Trina Machacek: Wait! Don’t light that fire

Trina Machacek

Trina Machacek

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I have given this story much thought. I thought it might tell of my hard headedness. I thought it might tell of my, “HA! I can do what I want,” side. Then I thought. Who hasn’t done something like it before? But. Yes, a hot “but.”
Tell it for all those who will do something like it in the future. Besides in hindsight, it’s kinda funny, now. Oh, and the ending…
Yesterday, I was out planting some wonderful pink iris clumps that my friend dropped off for me. It was warm and sunny and maybe up in the 70s. Very nice for an early April day. The day before, I cleaned out flower beds getting ready for the new plants.
As I was cleaning and raking and putting old vegetation in my wheelbarrow, there were of course dead weeds that have blown on the lawn where I was working. There are always tumbleweeds and all types of weeds that tumble to and from that need to be dealt with where I live.
So, I picked and raked and crunched stuff to fit in one wheelbarrow load. The load has yet to be taken to the trash trailer. Hey, it’s allll the way across the yard. Tomorrow.
After planting, I took time to just look at my view. I saw that someone to the north, about four or five miles away, was burning weeds. I could tell because there were black and white columns of smoke reaching into the sky. Nothing new in this farming community. It catches your eye though, and in your head, you travel to figure out who is out burning weeds. A true sign of spring. That’s when I began to laugh. Remembering a weed burning experience I had a long, long time ago.
It was a ferocious spring. The wind blew for several days. When it finally quit, it seemed that the dry weeds from every direction had gathered and hung themselves in effigy on my back barbed wire fence. A fence that is 880 feet long. So, with pitchfork in hand, out I went to clear the fence. Well actually only about 300 feet. The rest? Well, I call that part of my place, “down in the junk.”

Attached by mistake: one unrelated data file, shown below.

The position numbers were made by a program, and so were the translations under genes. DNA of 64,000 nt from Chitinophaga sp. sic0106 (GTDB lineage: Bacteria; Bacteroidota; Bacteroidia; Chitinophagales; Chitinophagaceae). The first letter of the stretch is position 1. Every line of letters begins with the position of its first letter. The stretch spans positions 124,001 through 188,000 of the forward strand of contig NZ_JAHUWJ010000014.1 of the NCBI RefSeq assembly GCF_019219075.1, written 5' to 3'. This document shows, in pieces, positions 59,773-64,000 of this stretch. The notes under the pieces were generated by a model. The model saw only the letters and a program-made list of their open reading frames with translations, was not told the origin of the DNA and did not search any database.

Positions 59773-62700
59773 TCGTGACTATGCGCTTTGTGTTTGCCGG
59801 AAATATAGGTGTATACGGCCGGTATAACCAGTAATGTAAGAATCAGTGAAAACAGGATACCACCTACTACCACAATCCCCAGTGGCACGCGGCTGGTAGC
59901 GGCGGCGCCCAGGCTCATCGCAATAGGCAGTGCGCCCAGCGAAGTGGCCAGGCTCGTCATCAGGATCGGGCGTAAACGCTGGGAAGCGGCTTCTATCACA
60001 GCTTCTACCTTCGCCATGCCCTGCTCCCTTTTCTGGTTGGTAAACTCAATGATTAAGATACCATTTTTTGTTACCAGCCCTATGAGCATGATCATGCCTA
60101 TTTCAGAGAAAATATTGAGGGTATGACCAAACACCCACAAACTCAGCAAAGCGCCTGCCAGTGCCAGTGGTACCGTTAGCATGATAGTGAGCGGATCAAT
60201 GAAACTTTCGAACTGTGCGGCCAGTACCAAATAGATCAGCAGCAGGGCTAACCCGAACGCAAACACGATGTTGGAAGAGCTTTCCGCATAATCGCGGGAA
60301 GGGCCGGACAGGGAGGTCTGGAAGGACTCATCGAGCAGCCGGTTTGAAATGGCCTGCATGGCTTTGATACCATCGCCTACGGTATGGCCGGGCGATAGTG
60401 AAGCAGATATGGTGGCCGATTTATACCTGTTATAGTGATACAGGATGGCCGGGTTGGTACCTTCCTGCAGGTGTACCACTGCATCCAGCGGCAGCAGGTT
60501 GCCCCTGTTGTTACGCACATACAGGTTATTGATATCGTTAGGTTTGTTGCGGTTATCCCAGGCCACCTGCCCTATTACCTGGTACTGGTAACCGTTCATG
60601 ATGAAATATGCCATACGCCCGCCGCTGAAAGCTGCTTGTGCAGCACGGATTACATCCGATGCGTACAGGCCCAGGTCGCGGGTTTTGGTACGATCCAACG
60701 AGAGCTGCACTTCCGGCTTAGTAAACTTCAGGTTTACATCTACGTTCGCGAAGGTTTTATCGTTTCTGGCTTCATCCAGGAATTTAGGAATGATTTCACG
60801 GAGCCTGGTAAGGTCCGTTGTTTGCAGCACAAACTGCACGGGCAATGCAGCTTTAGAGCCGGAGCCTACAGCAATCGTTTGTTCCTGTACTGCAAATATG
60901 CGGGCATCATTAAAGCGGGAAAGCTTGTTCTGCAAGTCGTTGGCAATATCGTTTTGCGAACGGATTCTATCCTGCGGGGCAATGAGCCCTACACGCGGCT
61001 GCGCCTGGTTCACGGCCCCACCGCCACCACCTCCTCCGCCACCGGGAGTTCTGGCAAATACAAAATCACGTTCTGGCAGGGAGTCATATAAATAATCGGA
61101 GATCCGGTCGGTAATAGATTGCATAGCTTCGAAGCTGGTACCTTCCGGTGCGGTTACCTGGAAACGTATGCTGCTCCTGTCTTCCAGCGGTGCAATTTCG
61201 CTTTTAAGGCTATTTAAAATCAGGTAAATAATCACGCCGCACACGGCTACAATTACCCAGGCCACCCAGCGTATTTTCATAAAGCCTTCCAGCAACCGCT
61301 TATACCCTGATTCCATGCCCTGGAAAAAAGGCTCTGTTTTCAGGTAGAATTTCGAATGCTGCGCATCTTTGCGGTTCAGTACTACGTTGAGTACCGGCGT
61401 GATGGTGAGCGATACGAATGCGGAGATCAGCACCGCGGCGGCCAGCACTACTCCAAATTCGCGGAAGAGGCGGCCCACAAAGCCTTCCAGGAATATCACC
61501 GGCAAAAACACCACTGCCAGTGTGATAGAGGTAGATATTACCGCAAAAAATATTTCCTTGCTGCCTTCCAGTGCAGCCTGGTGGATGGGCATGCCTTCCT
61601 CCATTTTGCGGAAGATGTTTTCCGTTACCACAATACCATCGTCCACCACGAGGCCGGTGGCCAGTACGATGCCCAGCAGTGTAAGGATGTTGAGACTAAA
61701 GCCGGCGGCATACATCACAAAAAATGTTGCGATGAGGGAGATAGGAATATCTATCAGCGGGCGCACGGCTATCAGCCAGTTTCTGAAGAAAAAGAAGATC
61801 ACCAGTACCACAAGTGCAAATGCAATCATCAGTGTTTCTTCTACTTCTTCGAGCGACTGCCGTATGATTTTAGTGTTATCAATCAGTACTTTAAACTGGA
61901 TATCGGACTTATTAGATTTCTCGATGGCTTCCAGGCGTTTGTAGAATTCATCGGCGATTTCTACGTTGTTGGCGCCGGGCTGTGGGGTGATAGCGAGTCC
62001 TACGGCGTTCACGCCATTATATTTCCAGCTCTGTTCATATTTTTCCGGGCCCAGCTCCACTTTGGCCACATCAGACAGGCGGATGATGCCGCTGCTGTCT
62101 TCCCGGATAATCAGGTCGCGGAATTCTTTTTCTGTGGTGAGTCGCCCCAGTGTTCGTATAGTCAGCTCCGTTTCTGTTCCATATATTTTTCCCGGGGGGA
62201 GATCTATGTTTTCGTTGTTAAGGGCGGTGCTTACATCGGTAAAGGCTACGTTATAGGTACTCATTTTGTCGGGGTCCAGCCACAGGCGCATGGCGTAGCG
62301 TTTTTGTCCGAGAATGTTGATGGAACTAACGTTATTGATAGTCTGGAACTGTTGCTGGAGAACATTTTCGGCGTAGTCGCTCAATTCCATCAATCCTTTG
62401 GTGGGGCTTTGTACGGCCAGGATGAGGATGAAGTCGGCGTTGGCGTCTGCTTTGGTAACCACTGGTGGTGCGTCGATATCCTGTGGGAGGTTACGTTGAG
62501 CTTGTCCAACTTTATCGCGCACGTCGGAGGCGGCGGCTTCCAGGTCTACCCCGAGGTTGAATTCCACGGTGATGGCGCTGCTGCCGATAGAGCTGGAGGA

It's work putting weeds into piles. I find it a game to see just how big of a pile I can make. Fork, pile, smash. Over and over again.
Finally getting to the end, I found a trove of weeds that made the most magnificent mountain of dry weeds and grass. It was a full seven feet tall and about 10 feet around and away from the fence. A distance that looked fine to me, so I thought I would burn those dirty buggers right where they were. The pile was way out, away from the fence that held the drip line we put in last spring to reach a wild rose bush and a couple of new-ish trees.
I came prepared with a long barbecue lighter. Don’t want to get too close to the fire-spewing weeds, you know. They get really hot and burn with all the energy of a fire-burning dragon. I’ll admit I have lost arm hair on past weed burning days.
My husband had been working in our shop, which has a good view of where I had been working. I was leaning on my pitchfork resting and planning my next step, the lighting ceremony. No wind. Good. I gave a few more tosses of weeds and then grabbed the lighter and bent over to strike it when I heard a loud booming voice come across the air, “Wait!! Don’t light that fire. You’re too close to the fence! Waaait.”
Wait? What? I have been working for hours. I am not going to wait. I know what I am doing.
Famous last words before I lit my pile of weeds on fire. Whoosh. Amazing. You can’t imagine how high the flames jumped. And how fast. And how hot. Really hot as I backed away and backed away further. It was so satisfying to see all those stinkin’ weeds go up in smoke. I was proud as punch. Right up until the fire died down. That’s when I noticed the drip line. The sagging melted drip line. Well dang me. How did that happen?
Suffice to say I was not allowed to forget that day. Along with my right to carry any type of fire-creating apparatus any farther than the barbecue, I gave up my honorary spot of the Diamond Valley Volunteer Fire Department. Hey, it could’ve happened to anybody. Couldn’t it?
Trina Machacek lives in Eureka. Her book, “They Call Me Weener,” is available online or email her at for a signed copy.


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